More in depth, the DHCP service works by using the DORA (Discover, Offer, Request and Acknowledgment) process (you can trace on the whole process using a network monitor utility):

    1. DHCPDISCOVER – The client broadcast a DHCPDISCOVER packet in order to locate a DHCP server in the network, in some cases that the DHCP server isn't in the same subnet of the client, you'll need to configure in your network devices (usually routers) a DHCP Relay Agent, in order to transfer the DHCPDISCOVER packet to the DHCP server.

    2. DHCPOFFER – The DHCP server broadcast a DHCPOFFER packet to the client which includes an offer to use a unique IP address for the client.

    3. DHCPREQUEST – The client broadcast a DHCPREQUEST packet to the DHCP server with an answer, and "asks" from the server to "rent" the unique address that the server offer to her.

    4. DHCPACK – The DHCP server broadcast a DHCPACK packet to the client, in this packet the server acknowledge the request from the client to use the IP address, and provide to the client the IP address lease and other details such as DNS servers, default gateway, etc. if the server cannot provide the requested IP address or from some reasons the address is not valid the server sends DHCPNACK packet in stand of DHCPACK, more information about DHCPNACK is under the specific subject – DHCPNACK.

     

    everything_you_need_to_know_about_dhcp_1 

    Note: DHCP service uses port 67/UDP in the DHCP server, and 68/UDP at the DHCP clients.

     

    It's recommended to check that your firewall doesn't block these ports in order to able the DHCP server and clients to communicate, and also check that your network devices supports DHCP Relay Agent in case that some of your clients are in different physical subnet.

    In some cases you'll notice another DHCP messages like these:

    1. DHCPDECLINE – If the client recognizes that the IP address that the DHCP server offer to her in use, the client will generate a new request to another IP address (in the DHCPREQUEST step).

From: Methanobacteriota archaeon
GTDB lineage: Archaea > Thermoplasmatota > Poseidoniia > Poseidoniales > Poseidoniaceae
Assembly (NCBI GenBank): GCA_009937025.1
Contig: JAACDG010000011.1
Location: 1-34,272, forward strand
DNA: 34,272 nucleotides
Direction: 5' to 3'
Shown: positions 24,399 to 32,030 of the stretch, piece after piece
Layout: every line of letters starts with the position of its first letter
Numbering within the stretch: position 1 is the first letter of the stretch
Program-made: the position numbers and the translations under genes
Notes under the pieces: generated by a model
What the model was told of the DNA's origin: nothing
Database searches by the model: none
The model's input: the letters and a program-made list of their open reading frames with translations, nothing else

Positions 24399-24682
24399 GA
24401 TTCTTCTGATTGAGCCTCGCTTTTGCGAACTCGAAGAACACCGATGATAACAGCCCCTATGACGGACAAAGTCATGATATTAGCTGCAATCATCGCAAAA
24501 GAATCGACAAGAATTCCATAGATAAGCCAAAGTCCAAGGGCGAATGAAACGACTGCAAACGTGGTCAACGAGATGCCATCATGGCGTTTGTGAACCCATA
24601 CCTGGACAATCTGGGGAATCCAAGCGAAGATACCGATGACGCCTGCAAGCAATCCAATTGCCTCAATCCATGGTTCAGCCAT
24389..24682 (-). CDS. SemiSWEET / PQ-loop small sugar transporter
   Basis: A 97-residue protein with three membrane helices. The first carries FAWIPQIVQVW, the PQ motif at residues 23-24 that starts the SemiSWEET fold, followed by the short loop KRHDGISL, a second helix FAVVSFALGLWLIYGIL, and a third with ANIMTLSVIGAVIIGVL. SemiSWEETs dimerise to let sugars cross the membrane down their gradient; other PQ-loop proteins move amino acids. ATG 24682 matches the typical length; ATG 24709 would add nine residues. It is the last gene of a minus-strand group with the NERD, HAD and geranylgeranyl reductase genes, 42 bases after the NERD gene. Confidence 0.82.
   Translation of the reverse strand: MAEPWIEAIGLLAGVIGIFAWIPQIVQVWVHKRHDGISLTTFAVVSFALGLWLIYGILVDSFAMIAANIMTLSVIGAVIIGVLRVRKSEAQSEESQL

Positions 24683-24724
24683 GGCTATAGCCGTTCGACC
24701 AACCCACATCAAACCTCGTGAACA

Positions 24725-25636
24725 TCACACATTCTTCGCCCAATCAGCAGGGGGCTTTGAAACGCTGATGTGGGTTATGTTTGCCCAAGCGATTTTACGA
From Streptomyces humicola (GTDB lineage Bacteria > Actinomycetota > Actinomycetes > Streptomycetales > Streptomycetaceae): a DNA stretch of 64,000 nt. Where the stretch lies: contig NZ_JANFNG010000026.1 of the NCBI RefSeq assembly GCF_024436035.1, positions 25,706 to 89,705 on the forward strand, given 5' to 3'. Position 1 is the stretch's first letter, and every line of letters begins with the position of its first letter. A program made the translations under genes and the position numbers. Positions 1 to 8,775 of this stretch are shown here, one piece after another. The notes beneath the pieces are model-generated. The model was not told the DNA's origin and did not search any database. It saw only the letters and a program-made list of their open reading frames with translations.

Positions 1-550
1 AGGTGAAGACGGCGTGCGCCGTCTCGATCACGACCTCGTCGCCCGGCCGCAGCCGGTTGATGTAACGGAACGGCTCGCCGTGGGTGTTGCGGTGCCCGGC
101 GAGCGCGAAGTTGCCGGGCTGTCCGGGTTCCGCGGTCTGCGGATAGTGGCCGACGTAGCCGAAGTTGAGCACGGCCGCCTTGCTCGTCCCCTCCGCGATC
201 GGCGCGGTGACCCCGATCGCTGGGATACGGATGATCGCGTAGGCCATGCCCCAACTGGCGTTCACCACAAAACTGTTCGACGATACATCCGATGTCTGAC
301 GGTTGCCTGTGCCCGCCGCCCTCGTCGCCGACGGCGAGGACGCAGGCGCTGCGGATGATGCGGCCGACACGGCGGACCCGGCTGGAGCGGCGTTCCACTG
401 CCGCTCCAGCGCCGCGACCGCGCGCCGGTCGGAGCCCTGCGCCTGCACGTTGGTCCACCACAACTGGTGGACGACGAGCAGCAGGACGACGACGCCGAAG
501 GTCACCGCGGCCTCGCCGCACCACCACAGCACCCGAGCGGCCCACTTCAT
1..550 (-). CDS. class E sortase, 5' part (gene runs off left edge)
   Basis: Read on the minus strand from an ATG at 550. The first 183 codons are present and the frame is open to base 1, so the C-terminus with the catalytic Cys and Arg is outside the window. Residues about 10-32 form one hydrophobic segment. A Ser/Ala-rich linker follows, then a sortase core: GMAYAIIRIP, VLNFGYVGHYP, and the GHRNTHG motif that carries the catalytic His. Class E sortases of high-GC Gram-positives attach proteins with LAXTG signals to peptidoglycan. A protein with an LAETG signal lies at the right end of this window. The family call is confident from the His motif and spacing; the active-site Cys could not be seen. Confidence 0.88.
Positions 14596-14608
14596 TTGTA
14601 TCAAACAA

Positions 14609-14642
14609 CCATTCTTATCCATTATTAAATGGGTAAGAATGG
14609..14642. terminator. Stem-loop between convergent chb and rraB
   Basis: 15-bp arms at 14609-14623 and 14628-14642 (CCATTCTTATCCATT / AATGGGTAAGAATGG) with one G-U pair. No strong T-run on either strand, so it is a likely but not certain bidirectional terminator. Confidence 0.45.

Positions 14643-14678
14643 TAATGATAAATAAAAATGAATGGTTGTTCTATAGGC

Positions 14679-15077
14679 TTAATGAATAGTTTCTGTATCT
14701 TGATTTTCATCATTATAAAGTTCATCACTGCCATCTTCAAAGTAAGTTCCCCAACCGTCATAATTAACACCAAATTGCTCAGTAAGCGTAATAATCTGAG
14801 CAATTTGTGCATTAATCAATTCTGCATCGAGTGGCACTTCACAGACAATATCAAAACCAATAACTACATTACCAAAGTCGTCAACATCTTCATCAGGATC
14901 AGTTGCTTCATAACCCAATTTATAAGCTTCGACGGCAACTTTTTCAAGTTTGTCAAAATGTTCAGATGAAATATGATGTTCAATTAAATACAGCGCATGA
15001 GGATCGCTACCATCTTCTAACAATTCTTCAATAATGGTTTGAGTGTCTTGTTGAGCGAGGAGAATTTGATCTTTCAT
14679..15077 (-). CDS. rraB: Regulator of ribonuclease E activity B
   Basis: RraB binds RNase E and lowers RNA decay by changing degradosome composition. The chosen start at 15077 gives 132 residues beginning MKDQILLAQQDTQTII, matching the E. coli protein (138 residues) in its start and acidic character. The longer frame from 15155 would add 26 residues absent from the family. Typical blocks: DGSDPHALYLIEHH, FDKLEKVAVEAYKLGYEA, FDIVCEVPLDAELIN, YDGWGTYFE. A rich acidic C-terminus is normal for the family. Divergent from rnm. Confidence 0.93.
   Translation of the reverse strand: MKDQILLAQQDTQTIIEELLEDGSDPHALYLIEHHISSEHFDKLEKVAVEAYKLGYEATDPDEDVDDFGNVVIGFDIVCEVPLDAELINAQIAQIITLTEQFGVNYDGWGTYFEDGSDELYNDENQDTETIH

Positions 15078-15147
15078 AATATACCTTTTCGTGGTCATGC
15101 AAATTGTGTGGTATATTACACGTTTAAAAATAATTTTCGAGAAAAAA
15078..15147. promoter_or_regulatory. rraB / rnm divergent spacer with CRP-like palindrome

2. DHCPRELEASE – This message is commonly in use when the client "give up" and release IP address.

    3. DHCPRENEW – This is the request packet to renew and continue "renting" the IP address lease.

    4. DHCPINFORM – The DHCPINFORM is packet that the client send to the DHCP server in order to get more details from the server, for example DHCPINFORM can be send in order to locate another DHCP servers in the network.

     

    DHCPNACK

    The DHCPNACK or Negative Acknowledgment is a packet that the server sends if the IP address is not available in stand of DHCPACK (in use on other client for example) or the address is no longer valid. In case of DHCPNACK the client must restart the lease process in order to get an IP address.

     

    DHCP Scopes, Exclude and Reservation

    DHCP Scope is a range of IP addresses that you configure in your DHCP server as range of addresses that designed for distribution to the clients.

    For example, if you set a scope with a range from 10.0.0.100-10.0.0.200, you can easily provide only from this range IP addresses to your clients.

    You can also create more than one scope, but it's recommended to check that your scopes aren't duplicating one with each other's. At the scope creation process you can add some more TCP/IP parameters such as subnet mask, IP addresses lease time, router (default gateway), DNS servers, etc. so when the clients gets the IP addresses they'll get also the other parameters from the scope.

    In some cases, you'll need to prevent the client using some addresses, for example if your scope is from 10.0.0.1 up to 10.0.0.100, and your servers using 10.0.0.1-10.0.0.10, you can exclude these IP addresses from the scope and exclude the DHCP to distribute them to the clients, in most of the DHCP servers this option called exclude.

    Reservation is a great option if you're planning to provide specific dynamic IP address from the DHCP server to unique DHCP client. If for example in the 10.0.0.1-10.0.0.100 scope you want to provide for specific client a unique address that will be always of the client, you can easily set reservation for the client using a unique identifier – the MAC address, the MAC of Media Access Control is a unique hexadecimal physical address for network adapters.

     

    DHCP & DNS